Limits of form 0 x 0 question

• Paul E.
In summary, the limit as x approaches pi/2 of tangent squared of x times the natural log of sine of x can be rewritten as the limit of ln(sin(x))/cot^2(x), which is of the form [0/0]. Using L'Hopital's Rule, the derivative of the top is cot(x) and the derivative of the bottom is -2cos(x)sin(x). Cancelling out the sines and cosines, the final answer is -1/2.

Paul E.

1. Evaluate the limit or determine that it does not exist. (Not sure if I did this correctly or how to do it if I'm wrong)

2. lim(x⇒π/2) tan^2(x) ln(sin(x))
-In text form: the limit as x goes to pi over two, of tangent squared of x, times the natural log of sine of x.

3. My attempt was to change tan^2[x] into sin^2[x]/cos^2[x], where the limit would then give me 0/0, I then used L'Hospital's rule to get the numerator (not sure if I did the derivative correctly with the product rule):
2cos[2x]ln[sin(x)] + -csc^2[x]sin^2[x]
and the denominator as -2cos[2x]
This gave me -1/0 which would mean the limit is zero, and does exist.

Ok, so the limit is sin(x)^2*ln(sin(x))/cos(x)^2, where the second factor is the 0/0 part. Just apply l'Hopital to that. What's the derivative of the numerator and the denominator?

Paul E. said:
1. Evaluate the limit or determine that it does not exist. (Not sure if I did this correctly or how to do it if I'm wrong)

2. lim(x⇒π/2) tan^2(x) ln(sin(x))
-In text form: the limit as x goes to pi over two, of tangent squared of x, times the natural log of sine of x.

3. My attempt was to change tan^2[x] into sin^2[x]/cos^2[x], where the limit would then give me 0/0, I then used L'Hospital's rule to get the numerator (not sure if I did the derivative correctly with the product rule):
2cos[2x]ln[sin(x)] + -csc^2[x]sin^2[x]
and the denominator as -2cos[2x]
This gave me -1/0 which would mean the limit is zero, and does exist.

You have made a number of mistakes here.
tan^2(x) approaches infinity as x approaches pi/2. It is not of the form [0/0].
A limit of the form -1/0 does not mean that the limit is zero, and BTW, zero does exist.

In your original limit, tan^2(x) * ln(sin(x) is the indeterminate form [infinity * 0]. If you rewrite your limit as ln(sin(x))/cot^2(x), this is of the form [0/0], which you can use L'Hopital's Rule on. Remember when you're using L'Hopital's Rule, you are taking the derivatives separately of the numerator an denominator. It's not the same as the quotient rule for derivative.

Paul E. said:

2cos[2x]ln[sin(x)] + -csc^2[x]sin^2[x]
and the denominator as -2cos[2x]

I did make a mistake in that -1/0 is zero, that is not true, I was thinking 0/-1. I think if I represented tan^2[x] as 1/cot^2[x] that would give me the form of 0/0 correct? Now I think I can do the derivative of both the top and bottom. My first attempt in changing tangent to sines and cosines would take me down a very un-fun and endless path of derivation.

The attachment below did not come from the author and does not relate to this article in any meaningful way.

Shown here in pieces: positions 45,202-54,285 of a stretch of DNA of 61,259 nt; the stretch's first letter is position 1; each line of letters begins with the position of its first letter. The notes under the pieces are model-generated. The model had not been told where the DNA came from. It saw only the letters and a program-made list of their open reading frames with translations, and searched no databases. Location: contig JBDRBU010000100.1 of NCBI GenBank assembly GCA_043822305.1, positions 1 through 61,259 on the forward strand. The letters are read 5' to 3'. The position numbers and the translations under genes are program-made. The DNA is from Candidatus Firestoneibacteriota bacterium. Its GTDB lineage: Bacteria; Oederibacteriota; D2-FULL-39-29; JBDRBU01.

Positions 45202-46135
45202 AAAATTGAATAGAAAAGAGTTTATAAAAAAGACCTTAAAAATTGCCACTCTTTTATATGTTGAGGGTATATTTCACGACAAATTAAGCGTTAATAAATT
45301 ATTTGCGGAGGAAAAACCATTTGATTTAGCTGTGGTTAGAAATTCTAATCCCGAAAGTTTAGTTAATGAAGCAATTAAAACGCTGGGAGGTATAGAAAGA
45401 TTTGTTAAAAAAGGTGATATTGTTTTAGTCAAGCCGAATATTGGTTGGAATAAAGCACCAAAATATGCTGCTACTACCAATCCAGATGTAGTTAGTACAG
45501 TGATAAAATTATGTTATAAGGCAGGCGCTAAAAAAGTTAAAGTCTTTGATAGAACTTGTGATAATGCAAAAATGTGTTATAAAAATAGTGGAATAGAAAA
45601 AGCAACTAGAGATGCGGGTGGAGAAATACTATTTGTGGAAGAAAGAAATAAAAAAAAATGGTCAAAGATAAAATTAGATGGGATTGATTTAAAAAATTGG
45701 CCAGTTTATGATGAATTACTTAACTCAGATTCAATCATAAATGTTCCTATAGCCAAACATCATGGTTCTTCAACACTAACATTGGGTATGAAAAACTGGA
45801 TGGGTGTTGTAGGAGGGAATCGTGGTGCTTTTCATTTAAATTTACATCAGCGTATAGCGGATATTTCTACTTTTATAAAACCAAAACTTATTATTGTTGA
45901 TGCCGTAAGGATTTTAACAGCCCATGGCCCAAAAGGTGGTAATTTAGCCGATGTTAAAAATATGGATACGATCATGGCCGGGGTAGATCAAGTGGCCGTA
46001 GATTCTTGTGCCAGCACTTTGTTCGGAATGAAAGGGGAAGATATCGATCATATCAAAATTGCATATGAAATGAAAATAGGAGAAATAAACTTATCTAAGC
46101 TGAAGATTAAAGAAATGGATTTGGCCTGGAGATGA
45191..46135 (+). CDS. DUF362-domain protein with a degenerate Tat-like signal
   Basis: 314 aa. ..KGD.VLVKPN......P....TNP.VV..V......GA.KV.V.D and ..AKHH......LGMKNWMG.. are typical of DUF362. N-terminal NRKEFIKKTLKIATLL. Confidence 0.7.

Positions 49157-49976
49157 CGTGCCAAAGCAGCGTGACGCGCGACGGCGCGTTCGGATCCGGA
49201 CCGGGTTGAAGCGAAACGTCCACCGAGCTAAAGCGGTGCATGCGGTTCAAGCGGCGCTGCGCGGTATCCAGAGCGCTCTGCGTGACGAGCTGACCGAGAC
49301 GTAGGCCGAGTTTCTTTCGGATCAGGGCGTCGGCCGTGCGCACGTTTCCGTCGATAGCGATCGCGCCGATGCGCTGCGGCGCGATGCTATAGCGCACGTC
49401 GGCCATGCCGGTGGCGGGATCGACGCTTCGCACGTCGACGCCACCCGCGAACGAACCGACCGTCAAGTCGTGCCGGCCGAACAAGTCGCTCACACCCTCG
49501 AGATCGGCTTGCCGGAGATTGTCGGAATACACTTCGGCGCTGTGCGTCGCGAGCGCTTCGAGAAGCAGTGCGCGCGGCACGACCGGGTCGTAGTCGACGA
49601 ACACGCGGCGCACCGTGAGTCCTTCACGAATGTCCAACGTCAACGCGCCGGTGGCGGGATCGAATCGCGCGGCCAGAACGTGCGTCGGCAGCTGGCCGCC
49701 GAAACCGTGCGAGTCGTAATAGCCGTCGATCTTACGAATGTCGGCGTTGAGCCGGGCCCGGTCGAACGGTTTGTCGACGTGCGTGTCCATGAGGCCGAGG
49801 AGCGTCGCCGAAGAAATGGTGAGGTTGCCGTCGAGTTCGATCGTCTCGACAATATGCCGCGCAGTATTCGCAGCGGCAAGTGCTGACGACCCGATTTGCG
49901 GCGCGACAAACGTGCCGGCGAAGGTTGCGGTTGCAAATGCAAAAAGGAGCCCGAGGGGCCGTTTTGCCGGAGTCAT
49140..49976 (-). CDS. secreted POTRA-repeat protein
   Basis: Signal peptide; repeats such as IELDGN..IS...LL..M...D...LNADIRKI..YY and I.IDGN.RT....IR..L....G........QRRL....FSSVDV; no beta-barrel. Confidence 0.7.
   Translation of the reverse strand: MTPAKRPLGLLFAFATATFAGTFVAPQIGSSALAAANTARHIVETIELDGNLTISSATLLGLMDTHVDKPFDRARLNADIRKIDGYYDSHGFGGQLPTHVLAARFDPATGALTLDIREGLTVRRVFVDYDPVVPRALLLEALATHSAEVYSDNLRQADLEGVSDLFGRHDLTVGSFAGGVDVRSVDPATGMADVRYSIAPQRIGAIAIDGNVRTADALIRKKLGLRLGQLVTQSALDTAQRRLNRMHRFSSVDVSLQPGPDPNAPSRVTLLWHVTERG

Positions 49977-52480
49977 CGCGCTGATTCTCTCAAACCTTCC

Paul E. said:
I did make a mistake in that -1/0 is zero, that is not true, I was thinking 0/-1. I think if I represented tan^2[x] as 1/cot^2[x] that would give me the form of 0/0 correct?
Yes
Paul E. said:
Now I think I can do the derivative of both the top and bottom. My first attempt in changing tangent to sines and cosines would take me down a very un-fun and endless path of derivation.
Note that using the technique Dick suggested is not a complicated as you're making it out to be. You only have to use L'H's rule on this part: ln(sin(x))/cos(x)^2, since the limit of the other part is 1.

Alright, I used Dick's method and found the derivative of both the top and bottom which turn out to be:
-csc^2[x] (divided by)
-2cos[2x]
So now I have the form 0/2 correct? Thus the limit is zero?

No, that's not right.
Starting with ln(sin(x))/cos^2(x), how did you get -csc^2(x)/(-2cos(2x))?

Let's take it in parts:
d/dx(ln(sin(x)) = ?
d/dx(cos^2(x)) = ?

Mark44 said:
No, that's not right.
Starting with ln(sin(x))/cos^2(x), how did you get -csc^2(x)/(-2cos(2x))?

Let's take it in parts:
d/dx(ln(sin(x)) = ?
d/dx(cos^2(x)) = ?

True, I derived the numerator twice, which is how I got -csc^2(x). (My bad)
After actually writing this down on a piece of paper:
d/dx(ln(sin(x)) is simply cot(x)
d/dx(cos^2(x)) is -2cos(x)sin(x)
but shouldn't the denominator be:
d/dx(cot^2(x)) ? Because tan^2(x) is 1/cot^2(x)

Paul E. said:
but shouldn't the denominator be:
d/dx(cot^2(x)) ? Because tan^2(x) is 1/cot^2(x)
No - as has already been said, the limit of the sin^2(x) part is 1. So you don't need to involve that in the computation with L'Hôpital's rule. And once you take out the sin^2(x) part, what you're left with is ln(sin(x)) in the numerator and cos^2(x) in the denominator.

Paul E. said:
True, I derived the numerator twice, which is how I got -csc^2(x). (My bad)
After actually writing this down on a piece of paper:
d/dx(ln(sin(x)) is simply cot(x)
d/dx(cos^2(x)) is -2cos(x)sin(x)
but shouldn't the denominator be:
d/dx(cot^2(x)) ? Because tan^2(x) is 1/cot^2(x)

You can do it that way. I was just suggesting you split the sin^2(x) off since you know the limit of that is 1 and just concentrate on the ln(sin(x))/cos^2(x) part. You can really do it either way. But when you get to the l'Hopital's result change everything into sines and cosines and see what cancels.

Ah... Ok now I see where you both are coming from. After doing all of that and cancelling sines and cosines as suggested, I got an anwer of -1/2.

Paul E. said:
Ah... Ok now I see where you both are coming from. After doing all of that and cancelling sines and cosines as suggested, I got an anwer of -1/2.

Right.